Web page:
“On National Security” appears in every issue of SpaceNews magazine. This column ran in the Jan. 29, 2018 issue.
The Pentagon’s new national defense strategy puts space and cyberspace in the category of “warfighting domains” alongside air, sea and land. It calls for investments in capabilities to increase the resilience and security of space systems. And it advocates for a similar commitment in the cyber domain.
This language should be music to the ears of the military’s space and cyber warriors. It also should be encouraging to lawmakers on Capitol Hill who for years have chastised the Pentagon for continuing to spend the bulk of its weapons budget on traditional hardware when all evidence points to cyber and space as being glaring vulnerabilities.
Defense industry analyst and former Pentagon official Andrew Hunter, of the Center for Strategic and International Studies, put his finger on it. He categorized space and cyber as “new investment” areas that will struggle for resources unless they can “displace” existing force structure. Let’s face it, Hunter said. “In order to dramatically increase investment in space, the Air Force will probably be required to reduce the size of its tactical fighter fleet.”
That’s hard to do, Hunter noted. Unless there are marching orders from the secretary of defense, the military services left to their own devices are not going to make that trade-off.
When the subject of investing in modern technology comes up, Pentagon officials will blame Congress for not passing full-year budgets for most of the past decade. The unstable budget climate means existing programs continue on autopilot and bold changes get deferred into the future.
But the Pentagon does bear some responsibility for investment inertia that goes back decades. In a scathing new assessment, the Defense Department’s director of operational testing and evaluation wonders how in the world the military can develop capabilities in the space and cyber domains when it doesn’t even have the infrastructure to develop and test these technologies.
“Much of our test range infrastructure is over 50 years old, with some assets built prior to World War II,” wrote Robert Behler, the Pentagon’s director of operational test and evaluation, DOT&E, in his first annual report.
The DOT&E office was created to provide independent assessments to the secretary of defense. Behler comes to the job with a strong technology and military background. He was chief operating officer and deputy director of the Carnegie Mellon University Software Engineering Institute. He retired from the U.S. Air Force as a major general after serving as commanding general of the Air Force Command and Control & Intelligence, Surveillance and Reconnaissance Center, and deputy commander at NATO’s joint headquarters.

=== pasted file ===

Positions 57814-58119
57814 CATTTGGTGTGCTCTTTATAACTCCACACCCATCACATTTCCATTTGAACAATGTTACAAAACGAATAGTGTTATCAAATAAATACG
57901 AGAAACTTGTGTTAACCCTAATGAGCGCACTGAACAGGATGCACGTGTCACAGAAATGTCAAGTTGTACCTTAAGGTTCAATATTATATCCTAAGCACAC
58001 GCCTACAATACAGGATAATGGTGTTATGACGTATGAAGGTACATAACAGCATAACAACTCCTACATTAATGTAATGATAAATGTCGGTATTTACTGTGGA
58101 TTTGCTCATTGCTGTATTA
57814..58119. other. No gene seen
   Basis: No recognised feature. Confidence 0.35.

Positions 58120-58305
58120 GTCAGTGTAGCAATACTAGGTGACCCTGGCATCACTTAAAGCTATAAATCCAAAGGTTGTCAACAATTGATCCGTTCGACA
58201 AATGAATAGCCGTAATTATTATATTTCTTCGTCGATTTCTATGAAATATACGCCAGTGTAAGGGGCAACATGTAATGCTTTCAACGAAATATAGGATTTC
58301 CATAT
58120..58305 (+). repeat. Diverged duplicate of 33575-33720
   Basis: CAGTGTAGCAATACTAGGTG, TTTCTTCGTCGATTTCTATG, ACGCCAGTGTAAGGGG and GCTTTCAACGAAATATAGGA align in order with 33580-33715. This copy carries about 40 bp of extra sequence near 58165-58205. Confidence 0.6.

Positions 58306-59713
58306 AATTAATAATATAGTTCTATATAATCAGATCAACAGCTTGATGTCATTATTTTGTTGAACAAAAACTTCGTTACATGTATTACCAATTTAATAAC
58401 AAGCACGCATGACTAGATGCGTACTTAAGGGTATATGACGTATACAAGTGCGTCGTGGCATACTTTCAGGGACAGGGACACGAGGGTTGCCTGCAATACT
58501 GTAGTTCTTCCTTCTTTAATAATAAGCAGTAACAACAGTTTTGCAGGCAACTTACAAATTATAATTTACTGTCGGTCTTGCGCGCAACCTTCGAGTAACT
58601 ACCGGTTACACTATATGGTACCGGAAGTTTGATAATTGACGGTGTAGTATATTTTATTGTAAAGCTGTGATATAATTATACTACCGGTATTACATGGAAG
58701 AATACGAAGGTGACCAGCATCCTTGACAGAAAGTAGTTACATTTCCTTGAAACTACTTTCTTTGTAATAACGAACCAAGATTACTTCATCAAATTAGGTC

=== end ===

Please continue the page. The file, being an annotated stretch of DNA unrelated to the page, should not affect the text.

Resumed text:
Behler said the majority of simulated threats the military uses on training ranges “do not represent the modern capabilities of our potential future adversaries.
“Test infrastructure for cyber is just now beginning to be realized, while the space domain remains in its infancy,” he wrote.
He called it an “alarming trend” that over the past 10 years, U.S. rivals are beefing up their technology arsenals faster than the Defense Department’s test infrastructure can adapt and realistically represent them. Modern infrastructure — like digital 3D simulations and virtual testing environments — is especially needed in the cyber and space domains, he said. The military has to be able to test space systems against offensive space threats. That will require spending money on cutting-edge modeling and simulation tools.
A leaked pre-decisional draft copy of the Defense Department’s nuclear posture review specifically mentions “expanding threats in space and cyberspace” as an issue of concern. It echoes some of the language from the Trump administration’s national security strategy, which predicts enemies will seek to disrupt, by electronic means, critical infrastructure and command-and-control systems on the ground, as well as space-based networks.
The nuclear posture review endorses massive investments in missiles, submarines and bombers, but appears to give short shrift to the cyber and space threats, said Jon Wolfsthal, a former director for arms control and nonproliferation at the National Security Council under President Obama.
“If we’re going to threaten the use of nuclear weapons in response to a cyber attack, why aren’t we investing more money in our own cyber capability?”
Sandra Erwin covers military space for SpaceNews. She is a veteran national security journalist and former editor of National Defense magazine.